No lawsuits over devices if FDA approved, says USSC
Justice Antonin Scalia
WASHINGTON, D.C. -- Plaintiffs cannot sue the makers of a medical device that cause harm if the device has been approved by the federal regulator, the U.S. Supreme Court (USSC) ruled last week.
The ruling was widely viewed as a victory for business defendants and a blow to consumers in medical-malpractice and similar cases.
In Riegel v. Medtronic (docket# 06-179) the USSC upheld by an 8-1 margin a Second Circuit Court of Appeals ruling that the states cannot impose liability on the manufacturers of medical devices approved by the Federal Drug Administration (FDA). The case was brought by the widow of a man who died in 1996 after a Medtronic catheter burst while being inserted.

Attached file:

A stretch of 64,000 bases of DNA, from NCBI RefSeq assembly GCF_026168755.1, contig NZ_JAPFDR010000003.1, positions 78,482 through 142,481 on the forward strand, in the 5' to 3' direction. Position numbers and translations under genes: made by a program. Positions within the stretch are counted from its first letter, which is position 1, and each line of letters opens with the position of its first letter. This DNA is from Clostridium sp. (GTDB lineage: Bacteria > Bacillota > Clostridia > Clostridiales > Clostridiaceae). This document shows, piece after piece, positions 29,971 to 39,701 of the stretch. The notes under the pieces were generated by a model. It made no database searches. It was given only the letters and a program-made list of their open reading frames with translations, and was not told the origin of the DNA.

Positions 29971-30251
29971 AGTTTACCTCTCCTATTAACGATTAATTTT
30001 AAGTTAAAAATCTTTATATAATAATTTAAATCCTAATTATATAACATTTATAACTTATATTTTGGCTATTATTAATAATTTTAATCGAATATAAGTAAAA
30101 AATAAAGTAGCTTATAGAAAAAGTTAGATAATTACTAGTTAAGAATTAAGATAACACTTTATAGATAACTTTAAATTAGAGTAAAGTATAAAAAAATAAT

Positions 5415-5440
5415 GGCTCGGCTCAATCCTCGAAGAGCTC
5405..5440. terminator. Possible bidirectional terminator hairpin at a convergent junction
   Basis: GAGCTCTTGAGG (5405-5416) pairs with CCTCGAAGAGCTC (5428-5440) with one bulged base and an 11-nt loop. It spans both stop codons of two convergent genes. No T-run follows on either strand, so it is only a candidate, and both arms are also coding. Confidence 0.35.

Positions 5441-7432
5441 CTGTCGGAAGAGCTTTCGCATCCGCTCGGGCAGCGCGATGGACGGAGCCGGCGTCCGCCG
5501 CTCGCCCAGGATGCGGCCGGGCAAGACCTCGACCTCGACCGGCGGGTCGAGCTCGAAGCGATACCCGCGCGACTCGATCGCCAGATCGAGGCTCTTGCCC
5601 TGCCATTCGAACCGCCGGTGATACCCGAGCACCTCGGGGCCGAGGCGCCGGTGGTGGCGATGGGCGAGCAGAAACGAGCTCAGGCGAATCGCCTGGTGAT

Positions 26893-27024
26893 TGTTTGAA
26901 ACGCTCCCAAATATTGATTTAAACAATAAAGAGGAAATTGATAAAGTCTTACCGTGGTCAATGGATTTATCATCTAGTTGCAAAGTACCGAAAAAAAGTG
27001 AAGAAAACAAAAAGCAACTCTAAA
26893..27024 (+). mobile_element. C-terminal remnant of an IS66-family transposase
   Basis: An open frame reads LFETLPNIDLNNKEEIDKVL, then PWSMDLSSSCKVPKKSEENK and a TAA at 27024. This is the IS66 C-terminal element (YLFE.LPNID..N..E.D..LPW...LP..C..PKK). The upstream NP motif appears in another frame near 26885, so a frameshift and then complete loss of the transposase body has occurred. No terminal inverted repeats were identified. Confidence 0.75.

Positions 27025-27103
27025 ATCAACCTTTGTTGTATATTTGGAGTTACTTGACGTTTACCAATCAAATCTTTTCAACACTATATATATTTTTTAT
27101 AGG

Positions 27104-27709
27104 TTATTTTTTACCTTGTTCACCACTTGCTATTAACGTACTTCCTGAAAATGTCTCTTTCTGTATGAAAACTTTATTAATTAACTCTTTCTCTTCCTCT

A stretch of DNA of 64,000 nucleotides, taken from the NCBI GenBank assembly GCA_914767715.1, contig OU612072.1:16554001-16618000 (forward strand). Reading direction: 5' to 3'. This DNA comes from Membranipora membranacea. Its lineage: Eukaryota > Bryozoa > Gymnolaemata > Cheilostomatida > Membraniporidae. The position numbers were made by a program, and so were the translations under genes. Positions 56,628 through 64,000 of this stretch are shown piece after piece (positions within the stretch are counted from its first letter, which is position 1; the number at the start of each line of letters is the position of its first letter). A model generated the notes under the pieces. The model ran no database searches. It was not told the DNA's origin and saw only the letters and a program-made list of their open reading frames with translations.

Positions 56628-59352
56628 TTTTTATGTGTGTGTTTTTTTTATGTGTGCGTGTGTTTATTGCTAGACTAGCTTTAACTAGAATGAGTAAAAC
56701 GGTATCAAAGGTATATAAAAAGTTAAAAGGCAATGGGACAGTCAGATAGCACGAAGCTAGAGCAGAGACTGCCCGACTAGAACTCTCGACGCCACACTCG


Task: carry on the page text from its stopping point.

"State requirements are pre-empted under the [federal Medical Devices Amendment] only to the extent that they are 'different from, or in addition to' the requirements imposed by federal law," wrote Justice Antonin Scalia in the opinion.
"The District Court interpreted the claims here to assert that Medtronic's device violated state tort law notwithstanding compliance with the relevant federal requirements."
In dissent, Justice Ruth Bader Ginsburg disagreed with the majority that the MDA's pre-emption clause prevented common-law challenges to FDA-approved devices. "The constriction of state authority ordered today was not mandated by Congress and is at odds with the MDA's central purpose: to protect consumer safety," she wrote.
Some legal experts, however, said consumer-advocate outrage over the decision may have been overblown, considering it is probably restricted to medical devices only. They also note that when a valid federal law conflicts with a state one, the state law must give way.
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